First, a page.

"I felt really weird about the faux locs because I felt like didn't look quite as refined. I didn't look as chic and sophisticated — maybe I didn't look quite as professional. All the things started to run through my mind because I was getting looks."

Hairstylist and CUrl Expert Nai’vasha
I couldn't understand my feelings. How did I come from my mom, the most modest sister out of seven, and end up being the most ghetto? And have I always been this way? The feeling of embarrassment was swift and burdensome. I felt like the people were looking at me, not with admiration but criticism.
Once again, my bestie, the IG algorithm, pulled through with a much-needed reality check. (In a way, it's like when you call your best friend when you're mad and she tells you what you need to hear to feel better.) When I really needed it, my Explore Page was flooded with Black, beauty-positive posts of Afros that could touch the sky, acrylic nail sets with different colors on each finger, and lash extensions long enough to question if they could even see. I finally asked: "Why should I feel embarrassed about being myself?"
It's 2022 and at 28 years old, I'm dealing with an uncovered fear of not looking how I should look. For too many decades, Black women have suffered the boundaries of beauty created based on European standards, trying to fit the mold of what a non-threatening, respectable woman of color should look like. Those standards aren't actively promoted anymore, but let's be real, race-based hair discrimination was legal up until 2019's passing of the CROWN Act.
Advertisement
Meanwhile, our white counterparts have capitalized on everything that we've been told to be ashamed of. I see brunettes dye their hair red, throw in braids, and call themselves hipsters. Or natural blondes loc theirs and get labeled 'boho-chic.' But I, a Black girl from D.C., decided to alter my look in a dramatic way and immediately thought less of myself because my underbelly thoughts are reminding me: You can't do what these white girls do. Nai’vasha leaned into this with a great point about why there's such an emphasis on hair in the Black community.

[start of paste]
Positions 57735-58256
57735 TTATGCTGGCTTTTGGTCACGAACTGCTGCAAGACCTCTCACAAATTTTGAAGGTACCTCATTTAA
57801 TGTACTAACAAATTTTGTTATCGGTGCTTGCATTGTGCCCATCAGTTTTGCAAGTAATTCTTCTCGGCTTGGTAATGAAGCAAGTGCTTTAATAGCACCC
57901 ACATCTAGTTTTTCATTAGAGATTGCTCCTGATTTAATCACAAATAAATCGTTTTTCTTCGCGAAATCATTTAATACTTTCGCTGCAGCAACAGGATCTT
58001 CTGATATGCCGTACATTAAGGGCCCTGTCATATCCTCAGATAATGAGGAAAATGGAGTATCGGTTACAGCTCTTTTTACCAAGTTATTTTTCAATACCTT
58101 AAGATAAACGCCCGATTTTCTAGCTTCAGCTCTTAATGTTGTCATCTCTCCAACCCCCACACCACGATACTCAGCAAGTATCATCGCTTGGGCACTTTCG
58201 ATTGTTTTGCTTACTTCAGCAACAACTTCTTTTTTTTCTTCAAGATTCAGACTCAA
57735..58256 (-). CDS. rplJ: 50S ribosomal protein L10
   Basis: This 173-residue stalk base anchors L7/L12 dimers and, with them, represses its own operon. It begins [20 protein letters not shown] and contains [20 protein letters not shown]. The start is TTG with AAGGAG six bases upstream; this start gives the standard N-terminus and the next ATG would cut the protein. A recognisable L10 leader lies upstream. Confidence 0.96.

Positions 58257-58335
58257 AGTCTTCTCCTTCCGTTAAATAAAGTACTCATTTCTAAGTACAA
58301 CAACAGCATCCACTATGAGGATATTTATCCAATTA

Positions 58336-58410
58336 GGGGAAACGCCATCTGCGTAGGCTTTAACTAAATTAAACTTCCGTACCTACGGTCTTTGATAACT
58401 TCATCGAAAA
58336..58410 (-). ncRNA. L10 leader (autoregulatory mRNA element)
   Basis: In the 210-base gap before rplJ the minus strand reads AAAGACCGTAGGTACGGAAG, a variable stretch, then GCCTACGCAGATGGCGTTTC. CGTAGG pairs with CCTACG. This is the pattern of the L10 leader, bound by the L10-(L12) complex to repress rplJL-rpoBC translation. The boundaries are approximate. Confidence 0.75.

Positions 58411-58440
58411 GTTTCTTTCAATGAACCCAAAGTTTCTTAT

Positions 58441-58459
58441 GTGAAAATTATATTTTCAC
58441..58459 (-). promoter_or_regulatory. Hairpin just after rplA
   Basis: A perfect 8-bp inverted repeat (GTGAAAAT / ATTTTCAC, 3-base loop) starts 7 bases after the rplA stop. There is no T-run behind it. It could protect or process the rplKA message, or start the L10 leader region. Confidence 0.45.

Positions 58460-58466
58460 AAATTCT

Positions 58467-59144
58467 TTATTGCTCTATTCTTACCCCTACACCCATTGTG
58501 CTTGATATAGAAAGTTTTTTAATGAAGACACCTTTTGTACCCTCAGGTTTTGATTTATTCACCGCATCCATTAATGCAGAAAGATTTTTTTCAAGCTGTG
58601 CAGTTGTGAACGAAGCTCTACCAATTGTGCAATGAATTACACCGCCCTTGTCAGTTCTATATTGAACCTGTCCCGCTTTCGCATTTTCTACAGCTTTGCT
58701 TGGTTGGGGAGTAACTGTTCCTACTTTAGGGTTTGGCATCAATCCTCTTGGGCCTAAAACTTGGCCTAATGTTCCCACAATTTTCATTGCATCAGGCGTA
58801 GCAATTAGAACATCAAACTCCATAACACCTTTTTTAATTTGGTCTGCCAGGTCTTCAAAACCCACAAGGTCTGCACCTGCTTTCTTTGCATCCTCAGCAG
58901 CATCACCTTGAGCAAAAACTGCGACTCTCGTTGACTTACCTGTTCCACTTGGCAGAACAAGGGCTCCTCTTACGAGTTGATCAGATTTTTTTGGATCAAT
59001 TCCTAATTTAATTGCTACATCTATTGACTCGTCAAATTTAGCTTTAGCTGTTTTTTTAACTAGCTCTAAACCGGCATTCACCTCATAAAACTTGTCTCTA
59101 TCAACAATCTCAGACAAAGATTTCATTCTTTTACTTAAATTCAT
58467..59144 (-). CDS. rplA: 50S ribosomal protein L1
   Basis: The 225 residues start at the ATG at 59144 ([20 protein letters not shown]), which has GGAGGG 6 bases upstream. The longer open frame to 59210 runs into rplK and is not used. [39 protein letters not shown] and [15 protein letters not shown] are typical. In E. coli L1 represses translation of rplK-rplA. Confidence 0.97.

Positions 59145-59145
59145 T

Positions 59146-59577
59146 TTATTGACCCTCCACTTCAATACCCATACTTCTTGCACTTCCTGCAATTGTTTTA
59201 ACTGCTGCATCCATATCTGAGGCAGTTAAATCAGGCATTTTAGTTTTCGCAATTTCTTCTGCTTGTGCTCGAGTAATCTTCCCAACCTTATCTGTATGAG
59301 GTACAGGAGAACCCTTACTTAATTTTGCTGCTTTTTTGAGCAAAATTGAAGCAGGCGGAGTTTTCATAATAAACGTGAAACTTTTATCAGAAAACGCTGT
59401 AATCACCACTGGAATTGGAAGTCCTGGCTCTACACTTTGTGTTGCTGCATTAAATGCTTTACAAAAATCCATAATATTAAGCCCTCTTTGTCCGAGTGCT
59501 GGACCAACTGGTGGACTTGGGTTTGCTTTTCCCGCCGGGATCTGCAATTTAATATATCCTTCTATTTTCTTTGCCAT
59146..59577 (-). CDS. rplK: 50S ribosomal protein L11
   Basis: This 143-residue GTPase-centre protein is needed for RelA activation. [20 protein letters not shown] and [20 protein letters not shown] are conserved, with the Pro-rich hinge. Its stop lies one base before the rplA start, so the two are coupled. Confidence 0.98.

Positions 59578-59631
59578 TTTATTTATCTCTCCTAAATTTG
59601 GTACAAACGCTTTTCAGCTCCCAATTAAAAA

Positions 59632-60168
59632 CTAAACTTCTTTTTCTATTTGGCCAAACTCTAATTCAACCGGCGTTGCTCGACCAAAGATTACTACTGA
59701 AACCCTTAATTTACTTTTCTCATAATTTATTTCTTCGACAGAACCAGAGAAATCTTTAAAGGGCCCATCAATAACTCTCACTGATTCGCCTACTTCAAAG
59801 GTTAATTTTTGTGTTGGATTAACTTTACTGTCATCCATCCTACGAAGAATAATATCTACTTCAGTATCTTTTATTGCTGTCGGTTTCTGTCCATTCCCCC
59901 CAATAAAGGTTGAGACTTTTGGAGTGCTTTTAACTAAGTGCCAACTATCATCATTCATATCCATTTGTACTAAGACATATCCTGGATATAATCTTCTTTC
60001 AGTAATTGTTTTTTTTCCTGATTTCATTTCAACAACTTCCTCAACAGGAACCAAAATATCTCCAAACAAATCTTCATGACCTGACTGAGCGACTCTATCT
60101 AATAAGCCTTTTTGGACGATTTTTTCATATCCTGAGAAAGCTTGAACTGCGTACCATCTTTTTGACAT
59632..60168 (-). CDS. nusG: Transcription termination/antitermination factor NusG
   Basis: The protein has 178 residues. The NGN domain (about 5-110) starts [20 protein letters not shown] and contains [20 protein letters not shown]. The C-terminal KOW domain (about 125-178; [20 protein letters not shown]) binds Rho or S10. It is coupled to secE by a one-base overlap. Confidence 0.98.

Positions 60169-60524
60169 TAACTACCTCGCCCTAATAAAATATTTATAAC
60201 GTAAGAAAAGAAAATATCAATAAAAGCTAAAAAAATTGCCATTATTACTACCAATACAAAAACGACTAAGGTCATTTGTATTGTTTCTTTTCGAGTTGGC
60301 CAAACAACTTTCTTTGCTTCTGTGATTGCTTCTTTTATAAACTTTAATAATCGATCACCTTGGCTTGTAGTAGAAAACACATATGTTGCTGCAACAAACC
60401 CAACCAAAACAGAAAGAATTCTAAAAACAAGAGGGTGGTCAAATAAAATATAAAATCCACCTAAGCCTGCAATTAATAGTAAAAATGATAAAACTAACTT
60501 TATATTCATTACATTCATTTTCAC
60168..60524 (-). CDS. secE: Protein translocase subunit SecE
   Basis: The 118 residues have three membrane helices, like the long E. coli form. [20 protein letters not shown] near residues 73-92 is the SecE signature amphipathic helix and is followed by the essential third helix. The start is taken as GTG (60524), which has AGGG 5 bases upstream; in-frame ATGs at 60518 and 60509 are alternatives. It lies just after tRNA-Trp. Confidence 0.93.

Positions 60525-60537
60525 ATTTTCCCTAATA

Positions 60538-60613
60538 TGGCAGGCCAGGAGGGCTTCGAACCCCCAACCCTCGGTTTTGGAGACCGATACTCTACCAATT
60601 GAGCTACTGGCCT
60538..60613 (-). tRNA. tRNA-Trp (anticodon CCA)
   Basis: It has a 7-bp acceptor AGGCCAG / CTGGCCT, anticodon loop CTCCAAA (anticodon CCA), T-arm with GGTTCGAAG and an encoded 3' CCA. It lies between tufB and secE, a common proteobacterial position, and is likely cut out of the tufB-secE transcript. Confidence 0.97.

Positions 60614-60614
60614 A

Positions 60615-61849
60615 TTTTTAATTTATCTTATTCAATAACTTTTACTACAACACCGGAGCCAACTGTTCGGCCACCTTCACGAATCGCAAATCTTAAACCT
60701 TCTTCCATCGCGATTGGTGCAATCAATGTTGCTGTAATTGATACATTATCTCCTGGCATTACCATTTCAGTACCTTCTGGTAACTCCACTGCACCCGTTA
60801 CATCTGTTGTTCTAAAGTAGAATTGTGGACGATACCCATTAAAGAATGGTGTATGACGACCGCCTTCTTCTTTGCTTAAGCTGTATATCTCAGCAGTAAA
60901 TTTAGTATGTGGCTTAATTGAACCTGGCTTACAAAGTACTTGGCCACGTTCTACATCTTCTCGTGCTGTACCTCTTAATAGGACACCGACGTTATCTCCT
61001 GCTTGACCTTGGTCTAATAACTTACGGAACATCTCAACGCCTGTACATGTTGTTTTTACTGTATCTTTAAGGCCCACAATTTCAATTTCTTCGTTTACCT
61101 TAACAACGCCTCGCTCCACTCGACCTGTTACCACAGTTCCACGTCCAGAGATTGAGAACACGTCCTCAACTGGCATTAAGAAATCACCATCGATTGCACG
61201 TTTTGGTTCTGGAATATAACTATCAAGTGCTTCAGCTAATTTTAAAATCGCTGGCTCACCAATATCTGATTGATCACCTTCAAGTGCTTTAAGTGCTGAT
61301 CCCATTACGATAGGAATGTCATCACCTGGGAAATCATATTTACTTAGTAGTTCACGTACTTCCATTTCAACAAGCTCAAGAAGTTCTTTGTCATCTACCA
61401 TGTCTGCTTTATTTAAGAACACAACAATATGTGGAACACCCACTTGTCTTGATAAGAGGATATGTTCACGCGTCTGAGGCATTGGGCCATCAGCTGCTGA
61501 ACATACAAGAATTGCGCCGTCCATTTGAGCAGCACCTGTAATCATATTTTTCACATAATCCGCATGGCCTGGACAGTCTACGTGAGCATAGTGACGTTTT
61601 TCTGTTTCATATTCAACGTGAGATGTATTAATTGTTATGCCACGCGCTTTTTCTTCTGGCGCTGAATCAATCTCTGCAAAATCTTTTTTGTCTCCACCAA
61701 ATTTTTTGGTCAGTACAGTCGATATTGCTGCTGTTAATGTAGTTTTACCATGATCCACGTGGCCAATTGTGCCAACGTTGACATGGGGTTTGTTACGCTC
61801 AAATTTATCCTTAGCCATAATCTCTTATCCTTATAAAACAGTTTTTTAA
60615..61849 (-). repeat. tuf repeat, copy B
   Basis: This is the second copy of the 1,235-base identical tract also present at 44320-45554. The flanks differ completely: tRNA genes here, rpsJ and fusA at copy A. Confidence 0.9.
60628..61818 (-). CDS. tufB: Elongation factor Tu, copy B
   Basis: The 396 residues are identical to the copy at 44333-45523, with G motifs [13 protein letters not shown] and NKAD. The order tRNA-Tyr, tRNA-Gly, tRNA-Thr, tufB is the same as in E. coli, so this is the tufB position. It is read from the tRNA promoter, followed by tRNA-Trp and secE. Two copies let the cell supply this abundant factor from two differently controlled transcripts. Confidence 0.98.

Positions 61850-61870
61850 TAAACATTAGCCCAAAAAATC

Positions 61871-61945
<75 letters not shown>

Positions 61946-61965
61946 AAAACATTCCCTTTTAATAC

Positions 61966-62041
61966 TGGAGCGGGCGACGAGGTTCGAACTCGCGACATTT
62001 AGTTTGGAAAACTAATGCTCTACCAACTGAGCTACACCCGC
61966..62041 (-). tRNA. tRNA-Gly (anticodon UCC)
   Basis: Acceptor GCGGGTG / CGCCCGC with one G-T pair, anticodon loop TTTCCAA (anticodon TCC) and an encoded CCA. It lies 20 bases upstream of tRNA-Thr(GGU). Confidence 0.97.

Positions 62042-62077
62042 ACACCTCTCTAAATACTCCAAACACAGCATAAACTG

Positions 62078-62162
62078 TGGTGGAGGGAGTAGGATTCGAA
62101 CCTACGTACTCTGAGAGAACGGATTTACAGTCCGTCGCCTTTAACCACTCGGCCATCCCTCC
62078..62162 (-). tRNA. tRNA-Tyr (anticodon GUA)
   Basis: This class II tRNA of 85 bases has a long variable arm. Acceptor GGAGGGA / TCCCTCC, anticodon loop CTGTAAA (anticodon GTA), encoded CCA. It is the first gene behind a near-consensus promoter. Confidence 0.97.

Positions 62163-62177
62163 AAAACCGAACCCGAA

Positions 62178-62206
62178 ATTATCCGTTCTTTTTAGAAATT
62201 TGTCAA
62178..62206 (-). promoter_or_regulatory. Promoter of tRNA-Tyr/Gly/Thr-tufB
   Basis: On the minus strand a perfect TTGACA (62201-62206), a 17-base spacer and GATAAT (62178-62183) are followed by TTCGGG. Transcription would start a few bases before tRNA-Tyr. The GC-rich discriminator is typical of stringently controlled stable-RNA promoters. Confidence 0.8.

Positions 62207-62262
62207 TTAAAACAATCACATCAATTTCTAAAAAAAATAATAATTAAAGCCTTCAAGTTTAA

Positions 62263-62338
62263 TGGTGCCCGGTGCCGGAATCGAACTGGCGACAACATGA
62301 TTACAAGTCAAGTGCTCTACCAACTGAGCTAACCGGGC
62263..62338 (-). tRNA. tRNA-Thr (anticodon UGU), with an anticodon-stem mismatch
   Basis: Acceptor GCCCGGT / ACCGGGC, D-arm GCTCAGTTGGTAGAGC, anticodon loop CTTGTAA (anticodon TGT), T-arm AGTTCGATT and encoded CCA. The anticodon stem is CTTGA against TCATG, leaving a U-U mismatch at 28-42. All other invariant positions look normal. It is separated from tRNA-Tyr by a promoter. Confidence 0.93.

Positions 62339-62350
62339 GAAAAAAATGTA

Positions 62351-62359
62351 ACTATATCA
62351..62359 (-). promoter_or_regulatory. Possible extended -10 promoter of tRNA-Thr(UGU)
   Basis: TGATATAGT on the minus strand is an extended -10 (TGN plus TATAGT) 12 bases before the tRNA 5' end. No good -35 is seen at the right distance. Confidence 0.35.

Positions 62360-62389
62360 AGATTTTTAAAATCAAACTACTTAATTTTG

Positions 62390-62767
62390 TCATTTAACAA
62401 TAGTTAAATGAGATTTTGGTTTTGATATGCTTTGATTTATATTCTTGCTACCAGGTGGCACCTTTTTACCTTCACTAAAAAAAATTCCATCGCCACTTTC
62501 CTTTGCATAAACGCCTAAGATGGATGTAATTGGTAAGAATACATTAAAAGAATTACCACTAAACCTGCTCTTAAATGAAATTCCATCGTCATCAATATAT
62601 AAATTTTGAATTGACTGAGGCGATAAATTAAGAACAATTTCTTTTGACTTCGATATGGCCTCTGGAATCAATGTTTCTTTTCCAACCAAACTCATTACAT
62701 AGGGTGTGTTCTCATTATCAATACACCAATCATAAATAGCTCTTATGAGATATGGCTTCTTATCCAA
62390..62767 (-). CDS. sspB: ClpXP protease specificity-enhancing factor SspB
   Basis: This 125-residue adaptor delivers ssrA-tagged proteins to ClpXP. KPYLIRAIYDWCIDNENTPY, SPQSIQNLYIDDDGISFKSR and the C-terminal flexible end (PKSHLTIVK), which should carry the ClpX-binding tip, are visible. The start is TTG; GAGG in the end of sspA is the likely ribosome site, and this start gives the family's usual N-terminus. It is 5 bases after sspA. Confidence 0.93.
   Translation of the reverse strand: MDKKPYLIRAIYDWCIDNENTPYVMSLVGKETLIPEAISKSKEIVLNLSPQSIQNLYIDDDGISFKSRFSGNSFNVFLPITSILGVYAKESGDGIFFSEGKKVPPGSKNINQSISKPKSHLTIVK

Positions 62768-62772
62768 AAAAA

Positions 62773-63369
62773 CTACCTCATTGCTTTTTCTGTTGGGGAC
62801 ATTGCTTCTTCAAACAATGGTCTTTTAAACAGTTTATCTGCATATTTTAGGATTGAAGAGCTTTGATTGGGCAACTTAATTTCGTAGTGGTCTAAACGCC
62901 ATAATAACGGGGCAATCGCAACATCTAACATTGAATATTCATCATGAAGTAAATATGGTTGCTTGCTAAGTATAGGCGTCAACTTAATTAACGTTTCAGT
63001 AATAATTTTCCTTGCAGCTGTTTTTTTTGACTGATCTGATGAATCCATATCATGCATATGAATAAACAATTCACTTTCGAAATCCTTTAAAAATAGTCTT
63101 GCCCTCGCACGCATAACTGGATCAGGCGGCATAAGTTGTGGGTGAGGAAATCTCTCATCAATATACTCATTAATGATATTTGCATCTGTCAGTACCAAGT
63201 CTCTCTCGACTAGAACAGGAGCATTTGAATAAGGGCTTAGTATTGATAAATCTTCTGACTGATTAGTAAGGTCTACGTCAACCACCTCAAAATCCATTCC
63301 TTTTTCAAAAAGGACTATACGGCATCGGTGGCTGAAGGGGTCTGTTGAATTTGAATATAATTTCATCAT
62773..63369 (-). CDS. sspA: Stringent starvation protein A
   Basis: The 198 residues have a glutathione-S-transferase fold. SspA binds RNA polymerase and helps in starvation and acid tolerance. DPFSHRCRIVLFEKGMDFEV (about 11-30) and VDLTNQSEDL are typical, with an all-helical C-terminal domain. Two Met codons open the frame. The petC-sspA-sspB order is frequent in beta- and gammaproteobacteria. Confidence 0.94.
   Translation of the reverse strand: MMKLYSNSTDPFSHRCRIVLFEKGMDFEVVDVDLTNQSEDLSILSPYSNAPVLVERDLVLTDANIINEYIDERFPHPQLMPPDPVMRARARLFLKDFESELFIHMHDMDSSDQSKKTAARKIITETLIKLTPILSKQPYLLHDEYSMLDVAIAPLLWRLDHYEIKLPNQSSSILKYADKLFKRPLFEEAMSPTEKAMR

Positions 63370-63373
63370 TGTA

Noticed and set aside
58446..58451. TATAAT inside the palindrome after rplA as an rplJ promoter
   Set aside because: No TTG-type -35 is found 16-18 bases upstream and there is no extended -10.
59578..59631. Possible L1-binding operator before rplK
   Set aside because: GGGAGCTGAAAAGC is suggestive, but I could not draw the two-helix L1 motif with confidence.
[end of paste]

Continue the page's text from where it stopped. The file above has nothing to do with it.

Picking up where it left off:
"Historically speaking, the authenticity of our natural hair was not what was acceptable or found as the blueprint or basis of beauty," she explains. "When you talk about Hollywood, when you talk about brand attachment — kinky, coily, curly, frizzy, none of those things were in the conversation when you speak on the epitome of beauty. That's why we frown upon each other and we are not as warm to our full-on heritage."

"When you talk about Hollywood, when you talk about brand attachment — kinky, coily, curly, frizzy, none of those things were in the conversation when you speak on the epitome of beauty. That's why we frown upon each other and we are not as warm to our full-on heritage."

Nai’vasha
This has deeeeep custom roots, too. Similar to America's colorism culture, Jamaica's classism is influential. Your social class is represented by the family you come from, what you do for a living, and how you carry yourself in society. All of this culminates in respect, and if you don't have respect, you're nothing. It also didn't help that my grandma bragged to her friends about her granddaughter with naturally long, pretty hair, rather than my academic accolades.
I love being a Jamaican woman. I love being a Black woman. I love being a woman, period. But the sad truth is I have to consciously remind Breanna to love Breanna. That means not letting outside opinions guide me into being who I think I need to be, and rather being who I am. After letting the butterfly locs live for a good two months, my mom eventually came around with compliments like, "It fits your face."
Aside from being beautiful (and expensive), I kept the locs because they forced me to tackle demons I wasn't aware of. Everyone has their own beginning to their journey of self-discovery. For Nai’vasha, it was moving to New York from Atlanta after struggling with criticisms for not dressing like her peers. Mine began with a hair appointment in Downtown L.A.
With Butterfly locs, I found more self awareness and confidence. Now, I'm excited to try any look — no matter how outrageous — because that means I'm being authentic. There's so much I've accomplished in life that I acknowledge with pride. While it is a term we shouldn't perpetuate, "ghetto" no longer has the power to make me feel less than. Being perceived as the ghetto cousin is only a Cliff Note in the story of who Breanna is. I'm not my hair, my nails, or the suggestive clothes I choose to wear. I'm actually, quite literally, my ancestors' wildest dreams in every aspect.

More from Hair

R29 Original Series

Advertisement